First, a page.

Squatting pain-free is crucial to improve your day-to-day movement patterns.
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A key movement to build a strong, muscular and more resilient body, squats are a commonly prescribed exercise for athletes and the fitness enthusiast.
Unfortunately, though, squats have been known to cause unwanted low back soreness, so if you're wondering why your lower back is sore after squats, you're not alone. While the squat will work the muscles of your lower back, if your low back becomes the most targeted region during the squat, chronic soreness and overuse injury can occur.
To prevent lower back pain after squats, and to continue to maximize the benefits you can experience with the squat, keep in mind the following key considerations.
Review Your Technique
Understand first the technique for a safe and effective squat. In a squat, you want to sit back and down — producing the movement from your hips and knees, and not your lower back.
If your hips roll underneath you and your back rounds, you place your lower back in a position that is at a greater risk for injury. The more your back rounds the greater the shear force on your spine, which is dangerous.
Likewise, if you overarch your lower back, when your hips tip forward and your butt pops out, you're not only compressing your spinal segments, but using the muscles of your lower back to keep your spine from rounding forward.
While preventing your spine from rounding is a good thing, doing so by only using the muscles of your low back will overwork those muscles and create soreness and potential injury. You can tell this happens when you complete the squat and your lower back feels overworked and tight.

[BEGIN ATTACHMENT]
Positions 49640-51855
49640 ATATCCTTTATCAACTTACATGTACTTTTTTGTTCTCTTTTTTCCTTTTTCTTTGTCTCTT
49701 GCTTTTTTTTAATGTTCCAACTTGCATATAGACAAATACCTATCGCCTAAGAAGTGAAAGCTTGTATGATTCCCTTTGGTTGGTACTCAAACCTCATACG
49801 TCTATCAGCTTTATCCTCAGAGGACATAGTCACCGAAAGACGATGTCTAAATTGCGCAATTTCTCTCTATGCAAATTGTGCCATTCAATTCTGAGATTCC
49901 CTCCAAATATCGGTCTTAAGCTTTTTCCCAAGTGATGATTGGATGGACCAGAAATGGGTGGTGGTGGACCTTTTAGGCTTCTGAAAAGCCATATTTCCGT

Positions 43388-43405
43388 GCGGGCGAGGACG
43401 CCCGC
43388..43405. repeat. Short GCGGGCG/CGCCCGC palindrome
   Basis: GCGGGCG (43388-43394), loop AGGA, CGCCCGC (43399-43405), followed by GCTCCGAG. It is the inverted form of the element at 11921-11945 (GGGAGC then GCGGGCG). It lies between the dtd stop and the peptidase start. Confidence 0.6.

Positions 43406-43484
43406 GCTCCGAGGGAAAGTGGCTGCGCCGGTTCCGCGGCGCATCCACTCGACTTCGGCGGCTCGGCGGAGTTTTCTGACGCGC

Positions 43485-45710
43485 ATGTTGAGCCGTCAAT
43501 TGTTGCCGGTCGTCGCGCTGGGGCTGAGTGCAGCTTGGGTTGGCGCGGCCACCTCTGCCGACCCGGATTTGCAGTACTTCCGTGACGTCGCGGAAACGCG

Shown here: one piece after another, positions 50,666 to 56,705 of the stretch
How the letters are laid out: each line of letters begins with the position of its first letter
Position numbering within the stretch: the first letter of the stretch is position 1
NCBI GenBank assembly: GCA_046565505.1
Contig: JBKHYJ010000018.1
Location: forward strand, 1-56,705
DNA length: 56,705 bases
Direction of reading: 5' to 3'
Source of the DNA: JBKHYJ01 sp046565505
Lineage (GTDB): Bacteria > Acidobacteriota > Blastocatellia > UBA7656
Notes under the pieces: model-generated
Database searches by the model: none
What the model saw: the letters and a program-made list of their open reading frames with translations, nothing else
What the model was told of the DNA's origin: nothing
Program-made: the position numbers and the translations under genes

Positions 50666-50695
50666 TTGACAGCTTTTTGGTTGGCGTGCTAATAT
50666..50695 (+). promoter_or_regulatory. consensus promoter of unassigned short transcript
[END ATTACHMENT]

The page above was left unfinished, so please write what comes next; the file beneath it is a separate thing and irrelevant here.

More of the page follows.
Aim to keep your back neutral throughout the movement, meaning you don't allow it to round or overextend. Use a mirror to monitor your low back position.
How to Do a Squat With Proper Form
Skill Level All Levels
Activity Body-Weight Workout
Body Part Legs, Butt and Abs
- Stand tall with your feet hip-width apart and brace your core. Focus on keeping your feet rooted into the ground and your core tight the entire time.
- Extend your arms out in front of you and slowly bend your knees as you push your hips back to lower toward the floor. Focus on lowering your body as if you were going to sit on a chair.
- Lower down as far as comfortable, or until your thighs are parallel with the floor.
- Pause for a moment at the bottom of your squat.
- On an exhale, reverse the motion by pressing through your heels to return to standing. As you stand, lower your arms back to your sides.
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3 Tips to Alleviate Lower-Back Soreness From Squats
1. Strengthen Your Core
Your core is a group of muscles that has a major influence on the position of your hips and spine. When your core muscles — particularly the fronts of your abs, hips and low back — are strong and working in unison, they help to stabilize your pelvis and spine. This reduces the demand on the muscles of your low back, therefore preventing them from becoming overworked.
Some exercises that help to strengthen your core and encourage it to hold your back in a safe position are planks and side planks. Add these to your regular workout routine to help prevent lower-back pain after squats.
Skill Level All Levels
- Start kneeling on the floor with your hands at shoulder-width distance on the ground.
- Take a deep breath and press through your palms, stepping your feet back to straighten your legs. Your body should make a straight line from your heels through your hips to the top of your head.
- Draw your navel toward your spine and squeeze your glutes.
- Look at the floor directly below your head to keep your neck in a neutral position, and breathe normally.
- Hold for at least 10 seconds and lower yourself back to the floor.
If holding a high plank feels painful for your wrists, try and lower to your forearms.
Skill Level Intermediate
- Lie on your side with your legs and feet stacked on top of each other.